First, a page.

Most investors looking to generate alpha and accumulate wealth over the long term spend the bulk of their time determining which asset classes should be included in their portfolio, either as long-term building blocks or shorter-term tactical allocations. But sometimes the most effective means of generating excess returns is not identifying and overweighting the top performers, but identifying and avoiding the laggards. Those with the good fortune to move out of financial stocks in 2008 or 2011, for example, have likely achieved better returns than many of their peers. The most important parts of your portfolio, in many cases, are the asset classes that are excluded entirely [see Five ETFs For Doomsday Capitalism].
Case Against Japan
Japan is one corner of the market that a growing number of investors see as a drag on returns and as such are looking to avoid when constructing their portfolios. The Asian economy has struggled for the better part of three decades; the benchmark Nikkei index is about 75% below its all time high set in the early 1990s, as the country has failed to generate meaningful GDP growth and maintain a thriving export market. More recently, a stubbornly strong yen has hurt the economy, and a mounting debt burden has begun to stoke anxiety among both domestic and international investors. Throw in the devastating impact of recent natural disasters, and the Japanese economy becomes undesirable to many investors with a focus on the long run [see also The Ten Commandments of Commodity Investing].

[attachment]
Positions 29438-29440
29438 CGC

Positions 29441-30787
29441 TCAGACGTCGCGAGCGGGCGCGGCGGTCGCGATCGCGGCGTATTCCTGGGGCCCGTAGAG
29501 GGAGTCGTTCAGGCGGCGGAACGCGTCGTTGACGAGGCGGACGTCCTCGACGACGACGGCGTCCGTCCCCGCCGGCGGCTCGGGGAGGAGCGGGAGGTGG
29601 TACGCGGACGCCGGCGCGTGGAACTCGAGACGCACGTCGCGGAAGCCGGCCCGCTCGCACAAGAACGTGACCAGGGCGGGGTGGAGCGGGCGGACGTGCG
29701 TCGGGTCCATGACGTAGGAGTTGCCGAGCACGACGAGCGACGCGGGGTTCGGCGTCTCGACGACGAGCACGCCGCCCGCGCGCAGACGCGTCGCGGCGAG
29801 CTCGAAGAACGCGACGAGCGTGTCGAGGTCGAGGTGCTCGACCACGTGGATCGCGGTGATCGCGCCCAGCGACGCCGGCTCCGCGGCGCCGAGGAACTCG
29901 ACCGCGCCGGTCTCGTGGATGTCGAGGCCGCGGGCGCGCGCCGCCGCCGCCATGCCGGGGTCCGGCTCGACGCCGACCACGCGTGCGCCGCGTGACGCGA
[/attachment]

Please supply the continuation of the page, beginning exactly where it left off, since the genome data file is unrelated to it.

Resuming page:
Despite the tremendous challenges and likelihood of low growth rates for the foreseeable future, Japan receives a huge allocation in the portfolios of many investors. Though the Japanese economy is not expanding quickly, it is one of the largest in the world–currently behind only the U.S. and China. So in ETFs linked to cap-weighted indexes, Japan generally gets a pretty hefty weighting. The market is the second largest country allocation in the popular iShares MSCI EAFE Index Fund (EFA), representing more than 20% of assets. The MSCI Pacific ETF (VPL) gives close to 65% of assets to Japan, with Australia, Hong Kong, and Singapore filling out the remainder. The broad-based Vanguard FTSE All World ex-U.S. ETF (VEU), which has more than $6 billion in assets, has Japan as its highest individual country with about 15% of assets.
Asia Ex-Japan ETFs
For investors looking to rid their portfolios of exposure to Japan, there are a number of ETFs that explicitly exclude this economy, and as such may be effective ways to fine tune the geographic allocation:
MSCI All Country Asia ex Japan Index Fund (AAXJ): This ETF is designed to offer investors equity exposure to 11 Asian countries, including both developed and emerging markets. AAXJ has an impressive depth of holdings with its basket of over 640 individual securities, featuring exposure to the emerging China market, the quasi-developed countries of South Korea and Taiwan, and the developed Hong Kong and Singapore markets. It is worth noting however, that AAXJ is tilted heavily towards giant and large cap companies, a common bias found in most international equity funds.